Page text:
David Eggers' latest work, Zeitoun, relates the experiences of a well-respected Louisiana contractor and his wife before, during, and after Hurricane Katrina's landfall in 2005. It's an important book from the standpoint that it documents a small but significant piece of history in the words of someone who was actually present while events transpired. There are many who would like to deny, minimize or forget the disaster and the government's response to it, but Eggers relates events which need to be told and learned from so that the trials endured by Zeitoun (and others) don't recur.
The heart of the story, and the reason this book should be mandatory reading for all Americans, is Zeitoun's arrest and incarceration. It's simply something that one can't believe could happen in this country. Zeitoun is basically stripped of all rights afforded to U.S. citizens regardless of the crime of which they're accused; murderers and rapists are given more consideration than this honest man who did nothing more unlawful than ignore an evacuation order. It's horrifying and frightening to read how quickly processes broke down in the aftermath of the disaster. Although Eggers relates events from Zeitoun's perspective, he also makes it clear that Zeitoun's treatment was by no means exceptional. Approximately 1,200 others were held in open-air cages at Camp Greyhound (a temporary facility erected five days after Hurricane Katrina's landfall to contain those suspected of looting), including a 73-year-old church deaconess who was getting food out of her car when arrested, and a sanitation worker from Houston whose company had been hired to assist with clean-up. Eggers does a marvelous job of relating Zeitoun's experiences throughout while avoiding commentary or embellishment, letting events and actions speak for themselves. It's a powerful technique, allowing readers to reach their own conclusions about where the failures occurred, and it exacerbates the Kafkaesque nature of the situation, the feeling that the protagonist is in an absurd position beyond his control, with no escape or appeal.
Zeitoun is certainly a notable book and deserving of all the praise it's received, but it's not flawless. I found much of it plodding and poorly written - disappointing in light of Eggers' considerable literary talent. More than that, though, was the feeling that I was being overtly manipulated into having certain opinions or feelings toward the main character and his situation. All writers do this to some extent, but in Eggers' case it's blatant and heavy-handed. The first half of the book, for example, relates the lives and histories of Zeitoun and his Louisiana-born wife, Kathy. So much of the narrative focuses on the fact that the couple are Muslim, however, that it biases readers for what is to come. By the time we reach Zeitoun's arrest, we're predisposed to think his treatment is due to his Middle Eastern background, and some of the early summaries of the book go further to imply that this is the case. It eventually becomes apparent that Zeitoun's race and religion are immaterial to his situation, but by then the implication of racism is hard to shake.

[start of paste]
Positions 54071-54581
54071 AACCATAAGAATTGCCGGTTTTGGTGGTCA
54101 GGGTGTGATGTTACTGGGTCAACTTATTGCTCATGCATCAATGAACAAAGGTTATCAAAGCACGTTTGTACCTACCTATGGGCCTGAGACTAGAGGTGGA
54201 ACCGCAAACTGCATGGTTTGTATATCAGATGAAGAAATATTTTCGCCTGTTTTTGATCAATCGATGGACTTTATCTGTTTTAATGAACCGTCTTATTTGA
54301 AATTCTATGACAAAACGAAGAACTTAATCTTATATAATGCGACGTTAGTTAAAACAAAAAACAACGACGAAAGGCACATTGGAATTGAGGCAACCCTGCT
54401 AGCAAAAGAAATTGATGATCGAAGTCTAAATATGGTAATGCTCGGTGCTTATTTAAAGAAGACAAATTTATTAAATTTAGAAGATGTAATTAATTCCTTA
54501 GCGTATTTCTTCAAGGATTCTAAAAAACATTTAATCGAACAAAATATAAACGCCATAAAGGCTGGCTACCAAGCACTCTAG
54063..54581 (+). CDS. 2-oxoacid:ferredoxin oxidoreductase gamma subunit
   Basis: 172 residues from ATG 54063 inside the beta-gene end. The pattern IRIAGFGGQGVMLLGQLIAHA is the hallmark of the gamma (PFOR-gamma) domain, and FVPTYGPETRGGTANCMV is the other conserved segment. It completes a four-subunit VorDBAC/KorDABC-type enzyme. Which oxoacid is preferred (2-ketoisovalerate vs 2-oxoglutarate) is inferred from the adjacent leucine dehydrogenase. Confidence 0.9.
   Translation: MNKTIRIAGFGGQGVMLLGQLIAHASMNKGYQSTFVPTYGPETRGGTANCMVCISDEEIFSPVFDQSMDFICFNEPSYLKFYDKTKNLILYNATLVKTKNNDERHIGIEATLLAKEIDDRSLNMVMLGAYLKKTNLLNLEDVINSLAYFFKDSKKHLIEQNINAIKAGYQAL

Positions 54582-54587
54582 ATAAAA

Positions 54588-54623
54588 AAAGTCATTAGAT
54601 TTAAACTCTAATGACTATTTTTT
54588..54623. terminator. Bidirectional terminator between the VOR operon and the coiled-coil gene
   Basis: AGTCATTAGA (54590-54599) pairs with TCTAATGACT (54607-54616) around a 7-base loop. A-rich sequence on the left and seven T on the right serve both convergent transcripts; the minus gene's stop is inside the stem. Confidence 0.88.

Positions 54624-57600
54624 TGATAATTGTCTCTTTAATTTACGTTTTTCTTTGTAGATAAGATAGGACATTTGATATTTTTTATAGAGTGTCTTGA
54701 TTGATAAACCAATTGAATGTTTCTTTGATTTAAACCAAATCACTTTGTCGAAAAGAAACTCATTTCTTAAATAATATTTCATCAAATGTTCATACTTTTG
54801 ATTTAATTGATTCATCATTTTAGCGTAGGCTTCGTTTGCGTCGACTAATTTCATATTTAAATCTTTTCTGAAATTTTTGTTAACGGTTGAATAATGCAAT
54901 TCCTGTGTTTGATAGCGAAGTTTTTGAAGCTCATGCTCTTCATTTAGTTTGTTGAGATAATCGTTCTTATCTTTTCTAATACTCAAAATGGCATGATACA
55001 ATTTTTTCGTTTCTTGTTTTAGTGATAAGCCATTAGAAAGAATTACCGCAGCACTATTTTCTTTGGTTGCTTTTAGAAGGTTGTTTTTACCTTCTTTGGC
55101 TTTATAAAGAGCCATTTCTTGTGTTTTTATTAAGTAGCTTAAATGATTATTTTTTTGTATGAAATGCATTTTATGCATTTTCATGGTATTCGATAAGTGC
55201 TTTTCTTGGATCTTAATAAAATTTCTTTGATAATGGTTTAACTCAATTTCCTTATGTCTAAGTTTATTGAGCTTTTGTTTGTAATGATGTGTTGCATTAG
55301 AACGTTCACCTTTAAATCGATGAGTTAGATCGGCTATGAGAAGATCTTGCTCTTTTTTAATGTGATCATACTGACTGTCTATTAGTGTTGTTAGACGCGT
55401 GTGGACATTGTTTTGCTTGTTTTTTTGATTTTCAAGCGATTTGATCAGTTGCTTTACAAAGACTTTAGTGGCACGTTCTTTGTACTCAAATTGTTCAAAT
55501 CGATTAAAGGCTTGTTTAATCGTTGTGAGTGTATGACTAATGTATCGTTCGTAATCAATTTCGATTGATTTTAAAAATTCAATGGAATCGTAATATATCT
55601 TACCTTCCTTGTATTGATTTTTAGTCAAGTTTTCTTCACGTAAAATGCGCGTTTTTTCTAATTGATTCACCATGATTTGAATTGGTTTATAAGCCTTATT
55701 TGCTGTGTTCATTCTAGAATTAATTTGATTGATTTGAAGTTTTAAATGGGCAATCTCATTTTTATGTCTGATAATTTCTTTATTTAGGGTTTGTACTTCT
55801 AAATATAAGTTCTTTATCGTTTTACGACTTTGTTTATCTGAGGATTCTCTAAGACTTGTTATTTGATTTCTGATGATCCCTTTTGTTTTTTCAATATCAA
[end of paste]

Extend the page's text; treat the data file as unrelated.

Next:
I also felt Eggers' portrayal of Zeitoun was overly sympathetic. Yes, his ordeal was unjustified and inexcusable, and I do feel outrage on his behalf. It's clear from the narrative, though, that Zeitoun did bear some of the blame for the position in which he found himself. This aspect of the story is significantly downplayed in an attempt to spin him into the innocent victim of a dysfunctional system.
Criticism aside, Zeitoun is recommended for its behind the scenes view of "systemic ignorance and malfunction." The book's bottom line is that Zeitoun's ordeal could happen to anyone in this country under the right circumstances. Its simplistic style and important message make it a good choice for just about any type of reader, including young adults. Book groups will also find good fuel for discussion here.
Useful to know...
What's the difference between a hurricane and a tornado?
A hurricane differs from a tornado because the latter is a localized and violently destructive windstorm that occurs over land, and not necessarily in the tropics; whereas hurricanes occur in the tropics and are systems within themselves.
When is a hurricane a typhoon, and when is it a cyclone?
What is referred to as a hurricane in the Atlantic and eastern Pacific Oceans is generally called a typhoon in the western Pacific, and a cyclone in the Indian Ocean.
This review is from the June 9, 2010 issue of BookBrowse Recommends. Click here to go to this issue.
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